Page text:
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J Pain. 2006 Aug;7(8):602-7.

Joint mobilization reduces hyperalgesia associated with chronic muscle and joint inflammation in rats.

Author information

1
Graduate Program in Physical Therapy and Rehabilitation Science, University of Iowa, Iowa City, IA 52242, USA. kathleen-sluka@uiowa.edu

Abstract

Joint mobilization is a common treatment used by healthcare professions for management of a variety of painful conditions, including inflammatory joint and muscle pain. We hypothesized that joint mobilization would reduce the bilateral hyperalgesia induced by muscle and joint inflammation. Mechanical hyperalgesia was measured by examining the mechanical withdrawal threshold of the rat's paw before and after induction of inflammation with 3% carrageenan (gastrocnemius muscle) or 3% kaolin/carrageenan (knee joint), and for 1 hour after knee joint mobilization. The mobilization consisted of rhythmically flexing and extending the knee joint to the end of range of extension while the tibia was simultaneously moved in an anterior to posterior direction. A bilateral decrease in mechanical withdrawal thresholds occurred 1, 2, and 4 weeks after inflammation of the knee joint or muscle. In animals with muscle inflammation, mobilization of the knee joint increased the mechanical withdrawal threshold bilaterally when given 1, 2, or 4 weeks after inflammation. However, in animals with knee joint inflammation, mobilization of the knee joint at 4 weeks increased the mechanical withdrawal threshold but had no effect when administered 1 or 2 weeks after inflammation. Therefore, joint mobilization reduces hyperalgesia induced by chronic inflammation of muscle and joint.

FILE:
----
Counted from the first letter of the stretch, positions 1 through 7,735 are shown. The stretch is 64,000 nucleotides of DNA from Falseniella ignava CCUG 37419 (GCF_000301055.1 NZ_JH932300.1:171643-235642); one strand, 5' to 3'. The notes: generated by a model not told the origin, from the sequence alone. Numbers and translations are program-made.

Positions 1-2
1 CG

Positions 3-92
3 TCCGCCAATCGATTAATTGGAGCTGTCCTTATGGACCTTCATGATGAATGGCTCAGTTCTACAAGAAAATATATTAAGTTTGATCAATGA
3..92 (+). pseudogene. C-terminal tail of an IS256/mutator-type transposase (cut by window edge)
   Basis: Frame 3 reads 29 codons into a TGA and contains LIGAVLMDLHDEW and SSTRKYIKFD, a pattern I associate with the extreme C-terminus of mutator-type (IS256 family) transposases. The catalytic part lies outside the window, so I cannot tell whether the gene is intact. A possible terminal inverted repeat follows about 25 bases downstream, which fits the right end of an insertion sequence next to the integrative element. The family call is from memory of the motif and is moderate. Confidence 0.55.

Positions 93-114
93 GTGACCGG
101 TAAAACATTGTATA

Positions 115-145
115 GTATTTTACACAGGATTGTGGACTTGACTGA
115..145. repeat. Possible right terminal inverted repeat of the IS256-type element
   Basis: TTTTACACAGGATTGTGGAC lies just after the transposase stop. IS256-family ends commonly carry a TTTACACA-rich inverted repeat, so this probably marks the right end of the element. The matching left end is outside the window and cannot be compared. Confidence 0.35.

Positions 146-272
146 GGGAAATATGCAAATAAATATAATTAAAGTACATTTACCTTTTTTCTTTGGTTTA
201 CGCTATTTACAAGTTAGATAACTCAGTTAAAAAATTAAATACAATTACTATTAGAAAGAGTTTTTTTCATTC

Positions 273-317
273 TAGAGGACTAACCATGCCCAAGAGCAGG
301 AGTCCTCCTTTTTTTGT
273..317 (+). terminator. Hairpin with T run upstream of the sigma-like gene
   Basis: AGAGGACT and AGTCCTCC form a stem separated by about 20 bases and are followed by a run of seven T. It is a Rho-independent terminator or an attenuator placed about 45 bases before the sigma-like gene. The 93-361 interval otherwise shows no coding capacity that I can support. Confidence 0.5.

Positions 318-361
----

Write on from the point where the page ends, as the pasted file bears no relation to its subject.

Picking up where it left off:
PERSPECTIVE:

This article shows that unilateral joint mobilization reduces bilateral hyperalgesia induced by chronic muscle or joint inflammation. Understanding the pain conditions in which mobilization produces an analgesic effect should assist the clinician in selecting appropriate treatment techniques. The bilateral effect suggests that central mechanisms could mediate the analgesia.

PMID:
16885017
DOI:
10.1016/j.jpain.2006.02.009
[Indexed for MEDLINE]

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